* Yen posts biggest one-day gain vs dollar since August
* BoJ keeps policy unchanged, sounds upbeat on economy
* BoJ Governor Kuroda sees no immediate need to ease policy
* Greenback weakens further in wake of March U.S. jobs data
(Adds quote, updates market prices)
By Richard Leong
NEW YORK, April 8 The yen rallied on Tuesday as
traders dialled back bets against the currency after the Bank of
Japan held off on additional monetary easing and BoJ Governor
Haruhiko Kuroda offered little indication more stimulus was
likely in the short term.
The Japanese currency posted its strongest one-day gain
against the U.S. dollar and its biggest single-day rise against
the euro in four weeks, according to Reuters data.
Many investors have been selling the yen, anticipating that
a sales tax hike that took effect in Japan at the start of April
will hurt consumption and the BoJ may have to ease policy in
coming months to soften the blow.
The BoJ decision to refrain from further monetary stimulus
was seen as supportive for the yen.
"You had a lot of players who were short the yen and Kuroda
dashed the hopes of stimulus," said Richard Scalone, co-head of
foreign exchange at TJM Brokerage in Chicago.
The dollar tumbled 1.4 percent to a three-week low of 101.56
yen before stabilizing at 101.69 in late trading.
The euro pierced below its 141 yen support to 140.09 yen,
its lowest in over a week. The euro zone single currency was
down nearly 1 percent at 140.28 yen in late trading.
The yen had been inching up before the BoJ policy decision.
It added to those gains after the BoJ kept policy unchanged, and
strengthened further after Kuroda sounded upbeat about the
economy and said both inflation and growth would pick up in
coming months despite the sales tax hike.
"Kuroda is signalling a 'steady-as-she-goes' hand as regards
to monetary policy which will disappoint some yen bears," said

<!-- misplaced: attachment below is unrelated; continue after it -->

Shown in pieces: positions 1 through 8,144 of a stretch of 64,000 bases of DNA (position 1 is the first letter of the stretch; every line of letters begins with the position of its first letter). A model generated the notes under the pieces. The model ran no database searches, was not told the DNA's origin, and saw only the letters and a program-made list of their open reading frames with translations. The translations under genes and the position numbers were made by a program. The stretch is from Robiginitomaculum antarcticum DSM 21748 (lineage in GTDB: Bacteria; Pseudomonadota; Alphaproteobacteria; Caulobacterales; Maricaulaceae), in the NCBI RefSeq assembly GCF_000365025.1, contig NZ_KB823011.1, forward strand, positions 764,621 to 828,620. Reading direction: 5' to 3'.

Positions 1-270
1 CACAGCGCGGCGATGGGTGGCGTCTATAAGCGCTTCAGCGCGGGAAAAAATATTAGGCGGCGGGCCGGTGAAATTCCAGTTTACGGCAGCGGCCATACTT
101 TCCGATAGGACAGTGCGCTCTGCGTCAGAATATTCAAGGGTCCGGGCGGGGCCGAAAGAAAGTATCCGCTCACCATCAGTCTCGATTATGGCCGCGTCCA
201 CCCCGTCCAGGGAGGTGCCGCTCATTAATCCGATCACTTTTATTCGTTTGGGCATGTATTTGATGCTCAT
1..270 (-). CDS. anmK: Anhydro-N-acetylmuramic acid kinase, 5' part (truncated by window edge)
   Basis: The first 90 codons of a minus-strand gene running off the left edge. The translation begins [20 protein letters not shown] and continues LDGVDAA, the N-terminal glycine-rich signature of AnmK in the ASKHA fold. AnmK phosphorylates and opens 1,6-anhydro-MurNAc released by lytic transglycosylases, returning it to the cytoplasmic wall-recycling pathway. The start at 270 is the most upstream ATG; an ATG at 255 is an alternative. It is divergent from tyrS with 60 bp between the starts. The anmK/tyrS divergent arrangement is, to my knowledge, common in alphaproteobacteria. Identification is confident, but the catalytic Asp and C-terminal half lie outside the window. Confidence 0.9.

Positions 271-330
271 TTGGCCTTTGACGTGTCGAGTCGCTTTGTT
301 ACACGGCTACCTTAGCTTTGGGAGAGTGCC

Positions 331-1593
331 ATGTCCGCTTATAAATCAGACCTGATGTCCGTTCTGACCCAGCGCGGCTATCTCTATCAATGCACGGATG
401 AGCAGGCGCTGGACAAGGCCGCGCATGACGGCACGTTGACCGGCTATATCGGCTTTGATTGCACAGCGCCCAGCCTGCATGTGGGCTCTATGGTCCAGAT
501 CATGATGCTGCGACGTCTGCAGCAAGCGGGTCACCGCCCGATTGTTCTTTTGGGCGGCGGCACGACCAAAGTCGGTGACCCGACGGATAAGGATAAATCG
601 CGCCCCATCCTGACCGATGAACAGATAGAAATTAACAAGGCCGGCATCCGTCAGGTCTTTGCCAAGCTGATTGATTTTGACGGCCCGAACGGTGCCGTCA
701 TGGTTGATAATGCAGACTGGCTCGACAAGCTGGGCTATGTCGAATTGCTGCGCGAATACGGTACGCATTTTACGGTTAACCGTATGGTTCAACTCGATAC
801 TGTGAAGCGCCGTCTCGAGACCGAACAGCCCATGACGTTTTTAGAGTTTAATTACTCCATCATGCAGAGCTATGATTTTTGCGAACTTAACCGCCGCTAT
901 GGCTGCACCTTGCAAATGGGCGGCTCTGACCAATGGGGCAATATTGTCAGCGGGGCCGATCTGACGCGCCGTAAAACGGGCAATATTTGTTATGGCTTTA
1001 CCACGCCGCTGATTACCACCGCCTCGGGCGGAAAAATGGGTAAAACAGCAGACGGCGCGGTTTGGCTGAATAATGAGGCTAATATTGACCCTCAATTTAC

Peter Kinsella, currency strategist at Commerzbank. "Unless
inflation falls sharply it doesn't look that they will ease."
The greenback has struggled against the yen in recent
sessions after Friday's March U.S. jobs data disappointed some
investors who had been betting on a faster recovery in the
world's largest economy. It has pulled back from a 10-week high
of 104.13 yen set on Friday.
The U.S. government said employers added 192,000 jobs last
month, below the 200,000 forecast by economists polled by
Reuters and far fewer than the 225,000 to 250,000 some traders
had hoped for.
"That has dealt a blow to the dollar bull story we had
earlier this year," Joe Manimbo, senior market analyst at
Western Union Business Solutions in Washington. "This doesn't
look so promising for the dollar going forward."
Other analysts, however, said the dollar's recent drop
offered opportunity for investors to initiate fresh bets in
favor of the greenback and against the yen.
That is based on the view that monetary policy between the
Federal Reserve and the BoJ is increasingly diverging. The Fed
is tapering its bond-buying program and many are also looking
for it to hike rates sometime in the middle of 2015.
"The downside for dollar/yen is limited and at the end of
the second quarter we could see it rise to 105 yen," said Yujiro
Gato, analyst at Nomura in London.
The dollar might weaken further against the euro as European
Central Bank policymakers continue to hold down expectations on
measures to avert deflation in the euro zone.
The euro got a brief boost against the greenback earlier
after the International Monetary Fund upgraded its outlook on
the euro zone economy from its forecast back in January while it
trimmed its view on the global economy.
The euro was up 0.4 percent against the dollar at $1.3796
after touching a near two-week high at $1.3811. It has
risen 0.7 percent since falling to a one-month low of $1.3672 on
Many, though, were wary of pushing the euro much higher as
further strength might lead the ECB to take action.
"For the ECB, further appreciation of the euro is not
acceptable. Any move towards $1.40 will see a response," said
Bill O'Neill, head of the UK investment office at UBS Wealth
Management in London.
(Additional reporting by Anirban Nag in London; Masayuki Kitano
and Natsuko Waki in Tokyo; Editing by Catherine Evans, Meredith
Mazzilli and James Dalgleish)